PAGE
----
Police who test a glove for DNA know where the glove was found, and know what belief different test results will support. So they will be religiously obligated to change where they say the glove was found, or even to avoid testing it, to synchronize any test result with their popular belief system. They will never let go of their collective belief, and will change any evidence necessary to fit it. As will witnesses change their stories. The evidence can be changed by how early in a criminal case competing narratives are disseminated and develop popularity.

Why is it wrong to have sex with your sister? I don't know. But I am 100% certain that it is wrong. People don't know things based on science. They know things based on imitation. That is how the production of evidence in a criminal case begins, with a collective or tribal belief held by police, copied from person to person. And then their evidence will primarily consist of idols constructed to manifest or reproduce or reinforce their previously held beliefs. It cannot be unique to Mandi May Jackson's case, it is human nature. Beliefs are a product of imitation, and evidence follows beliefs, not the other way around.

So any old criminal case where you look at the evidence, to see if you agree with the outcome based on the evidence, you are looking at the wrong process. You have to look at the beliefs of the parties who created the evidence, and how and when the beliefs were formed. Or if you are defending a criminal case at its beginning, the earlier and more widely you can disseminate your narrative, the more witnesses it will be supported by.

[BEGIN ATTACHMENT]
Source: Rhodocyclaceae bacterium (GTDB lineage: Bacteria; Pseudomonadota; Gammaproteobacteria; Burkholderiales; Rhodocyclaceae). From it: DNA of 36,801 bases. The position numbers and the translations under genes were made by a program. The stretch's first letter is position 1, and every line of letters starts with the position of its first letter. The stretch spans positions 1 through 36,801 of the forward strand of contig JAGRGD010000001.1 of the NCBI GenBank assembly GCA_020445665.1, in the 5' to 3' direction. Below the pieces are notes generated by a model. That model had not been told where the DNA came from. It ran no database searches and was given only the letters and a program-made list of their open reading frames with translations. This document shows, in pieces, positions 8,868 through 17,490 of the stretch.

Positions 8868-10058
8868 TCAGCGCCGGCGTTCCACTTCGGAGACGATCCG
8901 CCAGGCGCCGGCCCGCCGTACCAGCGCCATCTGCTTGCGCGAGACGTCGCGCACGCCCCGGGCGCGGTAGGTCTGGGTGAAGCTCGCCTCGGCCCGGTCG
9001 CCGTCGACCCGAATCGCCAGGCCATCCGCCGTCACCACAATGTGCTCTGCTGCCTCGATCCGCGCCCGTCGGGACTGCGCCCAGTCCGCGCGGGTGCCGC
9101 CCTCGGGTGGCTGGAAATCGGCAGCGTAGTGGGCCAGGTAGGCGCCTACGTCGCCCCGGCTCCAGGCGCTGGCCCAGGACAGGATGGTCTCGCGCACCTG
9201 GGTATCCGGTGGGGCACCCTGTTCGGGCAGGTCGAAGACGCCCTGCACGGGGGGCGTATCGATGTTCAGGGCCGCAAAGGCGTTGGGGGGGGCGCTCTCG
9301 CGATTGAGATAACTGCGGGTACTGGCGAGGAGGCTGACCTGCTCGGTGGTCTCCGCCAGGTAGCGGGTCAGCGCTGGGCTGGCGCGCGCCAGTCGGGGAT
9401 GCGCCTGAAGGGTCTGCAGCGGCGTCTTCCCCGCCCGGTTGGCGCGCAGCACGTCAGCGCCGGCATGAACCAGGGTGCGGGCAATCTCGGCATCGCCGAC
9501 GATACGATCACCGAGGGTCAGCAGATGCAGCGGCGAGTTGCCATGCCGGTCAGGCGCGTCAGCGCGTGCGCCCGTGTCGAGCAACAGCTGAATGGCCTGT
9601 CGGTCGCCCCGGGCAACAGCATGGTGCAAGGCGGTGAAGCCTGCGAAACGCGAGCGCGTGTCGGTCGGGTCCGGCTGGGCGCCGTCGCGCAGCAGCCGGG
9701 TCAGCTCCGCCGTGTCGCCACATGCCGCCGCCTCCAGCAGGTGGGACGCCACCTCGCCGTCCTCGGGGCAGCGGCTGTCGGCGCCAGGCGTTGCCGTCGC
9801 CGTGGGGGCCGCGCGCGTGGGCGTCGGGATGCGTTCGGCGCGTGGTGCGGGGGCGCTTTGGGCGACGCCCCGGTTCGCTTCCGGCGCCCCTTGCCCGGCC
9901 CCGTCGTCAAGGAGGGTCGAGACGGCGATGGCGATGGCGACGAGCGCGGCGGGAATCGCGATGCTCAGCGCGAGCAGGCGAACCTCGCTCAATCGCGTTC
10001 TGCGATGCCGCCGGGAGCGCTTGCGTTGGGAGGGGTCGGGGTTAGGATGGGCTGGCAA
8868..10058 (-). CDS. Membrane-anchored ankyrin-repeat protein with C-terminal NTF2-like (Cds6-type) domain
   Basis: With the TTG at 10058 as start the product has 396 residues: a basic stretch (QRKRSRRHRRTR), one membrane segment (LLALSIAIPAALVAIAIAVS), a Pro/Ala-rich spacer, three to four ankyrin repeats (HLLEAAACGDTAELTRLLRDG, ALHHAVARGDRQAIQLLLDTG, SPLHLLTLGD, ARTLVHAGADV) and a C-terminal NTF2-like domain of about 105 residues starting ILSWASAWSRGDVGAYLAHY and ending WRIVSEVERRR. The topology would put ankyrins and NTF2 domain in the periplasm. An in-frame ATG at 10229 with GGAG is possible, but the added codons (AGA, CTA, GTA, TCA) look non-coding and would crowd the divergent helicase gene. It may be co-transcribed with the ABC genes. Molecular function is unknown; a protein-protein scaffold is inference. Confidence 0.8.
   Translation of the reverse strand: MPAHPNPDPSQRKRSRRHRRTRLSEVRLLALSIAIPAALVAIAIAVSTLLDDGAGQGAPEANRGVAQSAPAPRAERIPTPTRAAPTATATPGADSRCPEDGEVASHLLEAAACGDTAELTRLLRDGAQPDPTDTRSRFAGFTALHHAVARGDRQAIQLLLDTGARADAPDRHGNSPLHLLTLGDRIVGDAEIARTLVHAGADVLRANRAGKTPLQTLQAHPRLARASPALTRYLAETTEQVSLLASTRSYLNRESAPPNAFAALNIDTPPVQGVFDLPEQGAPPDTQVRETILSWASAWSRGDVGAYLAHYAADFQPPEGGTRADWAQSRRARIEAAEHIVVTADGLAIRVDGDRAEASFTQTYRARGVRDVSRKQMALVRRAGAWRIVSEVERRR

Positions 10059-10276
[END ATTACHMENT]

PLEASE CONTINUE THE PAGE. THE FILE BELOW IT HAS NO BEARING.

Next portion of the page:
I have great evidence that Kim Hallock told the truth, and Crosley Green is guilty. I have evidence that every witness at Mandi May Jackson's trial lied. But that is irrelevant. In both cases, it is not a problem of evidence, but of religion.

It is not unique to crime. Half the population literally believes Donald Trump got more votes than Joe Biden, the other half believes Joe Biden got more votes. There is no role for evidence in religious imitation of beliefs. In both cases, the evidence is produced to support the beliefs. And changing people's beliefs is not a problem of persuading with evidence. It is, as Hitler taught, a problem of persuading with repetition.

IMITATION AND COMPLIANCE